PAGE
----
Motor Control app ...how to sense current non invasively?

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I'm gonna be driving DC motors in the range of 24 to 100+ volts using
an H bridge. Due to the potentially high voltage components, i'm
isolating the drive circuit from the PIC microcontroller with
optocouplers.

However, I need a way to sense the motor current. I'm thinking of
putting a current sense resistor, and the traditional op amp, etc, and
feeding this to a voltage to frequency converter chip. The output of
the VtoF chip would then go into the optocoupler input, and out to the
Capture/Compare pin on the PIC.

The above looks too tedious and has too much parts count. Is it
possible to use a "current sense transformer" or even so called "hall
effect sensor" from Allegro, where I would thread the motor cable
through and it gives me the voltage? I would be clocking the PWM at 32
khz to 64khz.

THanks,
Mike

Re: Motor Control app ...how to sense current non invasively?
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That's not high voltage, really now! Think analog and get a data sheet
for the IL300. IIRC it has full circuits for just such as this.

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Sensing would be fairly slow. All your output devices could be dead
before the PIC heard them squeal.

Paul Burke


Re: Motor Control app ...how to sense current non invasively?
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This is way too fast for your pic to do reliably, why do you need to chop so
fast anyway? As a general rule you should run at the lowest frequency that you
can get away with. You can sence the drive current with a resistor/amp, or use
a transformer, coupled to a comparator and fed back to 1 of your pic interrupt
inputs. Be aware that using software to directly control the mosfets can lead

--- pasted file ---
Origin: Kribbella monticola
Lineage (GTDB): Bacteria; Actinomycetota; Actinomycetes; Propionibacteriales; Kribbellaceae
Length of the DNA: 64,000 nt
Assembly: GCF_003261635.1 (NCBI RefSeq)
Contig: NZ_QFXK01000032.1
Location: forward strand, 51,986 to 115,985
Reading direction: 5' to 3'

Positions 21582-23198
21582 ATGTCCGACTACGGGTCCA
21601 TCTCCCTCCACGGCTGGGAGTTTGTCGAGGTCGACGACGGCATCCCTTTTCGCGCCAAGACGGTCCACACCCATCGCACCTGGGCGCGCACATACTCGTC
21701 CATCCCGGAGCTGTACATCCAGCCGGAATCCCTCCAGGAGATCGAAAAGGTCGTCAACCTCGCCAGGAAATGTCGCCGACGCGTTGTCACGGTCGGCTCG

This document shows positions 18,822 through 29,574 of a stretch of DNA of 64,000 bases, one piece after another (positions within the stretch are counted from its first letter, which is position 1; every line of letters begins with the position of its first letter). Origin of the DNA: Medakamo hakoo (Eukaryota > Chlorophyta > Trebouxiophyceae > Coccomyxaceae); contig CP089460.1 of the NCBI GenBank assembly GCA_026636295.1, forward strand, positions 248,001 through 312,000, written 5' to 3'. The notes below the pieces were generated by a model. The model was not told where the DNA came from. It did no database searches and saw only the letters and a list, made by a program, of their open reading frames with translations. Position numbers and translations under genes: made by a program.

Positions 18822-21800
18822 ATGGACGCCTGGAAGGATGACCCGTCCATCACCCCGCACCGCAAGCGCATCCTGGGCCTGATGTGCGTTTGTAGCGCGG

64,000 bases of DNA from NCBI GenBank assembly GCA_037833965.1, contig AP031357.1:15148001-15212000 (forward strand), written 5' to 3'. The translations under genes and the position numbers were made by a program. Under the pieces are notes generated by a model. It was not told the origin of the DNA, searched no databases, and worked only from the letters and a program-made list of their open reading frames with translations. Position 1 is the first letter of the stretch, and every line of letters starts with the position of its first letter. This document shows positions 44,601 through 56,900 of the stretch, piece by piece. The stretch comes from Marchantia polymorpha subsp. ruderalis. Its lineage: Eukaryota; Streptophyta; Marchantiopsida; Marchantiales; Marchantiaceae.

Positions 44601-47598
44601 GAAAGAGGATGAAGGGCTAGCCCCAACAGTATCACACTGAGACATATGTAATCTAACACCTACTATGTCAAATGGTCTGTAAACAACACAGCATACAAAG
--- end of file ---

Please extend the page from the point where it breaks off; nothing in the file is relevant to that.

to problems/failures if you have a crash/bug. Most people use hardware to do
this sort of thing, you can find lots of circuits all over the web.

Re: Motor Control app ...how to sense current non invasively?
Does your PIC have an ADC ?
The best (although not inexpensive) solution is an isolated closed loop
hall-effect current transducer (www.lem.com)

You'd also probably want hardware overcurrent comparators to quickly disable
the FET's/IGBT's in the bridge in the case of an overcurrent

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Re: Motor Control app ...how to sense current non invasively?
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If you can manage to stay below 55V then the LMD18245 from National
Semiconductors may be your ticket. It has an integrated current sense
amplifier, output readily available.

Rob



Re: Motor Control app ...how to sense current non invasively?
Thanks, can't use this though, because the supplied motor may be one
rated at 120V. So i'll be rectifying the winding from a 100VAC
transformer.
-Mike

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Re: Motor Control app ...how to sense current non invasively?
snipped-for-privacy@yahoo.com (Mike V.) wrote in message
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There is on opto device that transmitts voltage levels across the
isolation barrier.  CP Clair perhaps.  You could put in a current
sense resistor then this opto and have an isolated voltage
proportional to current.

George

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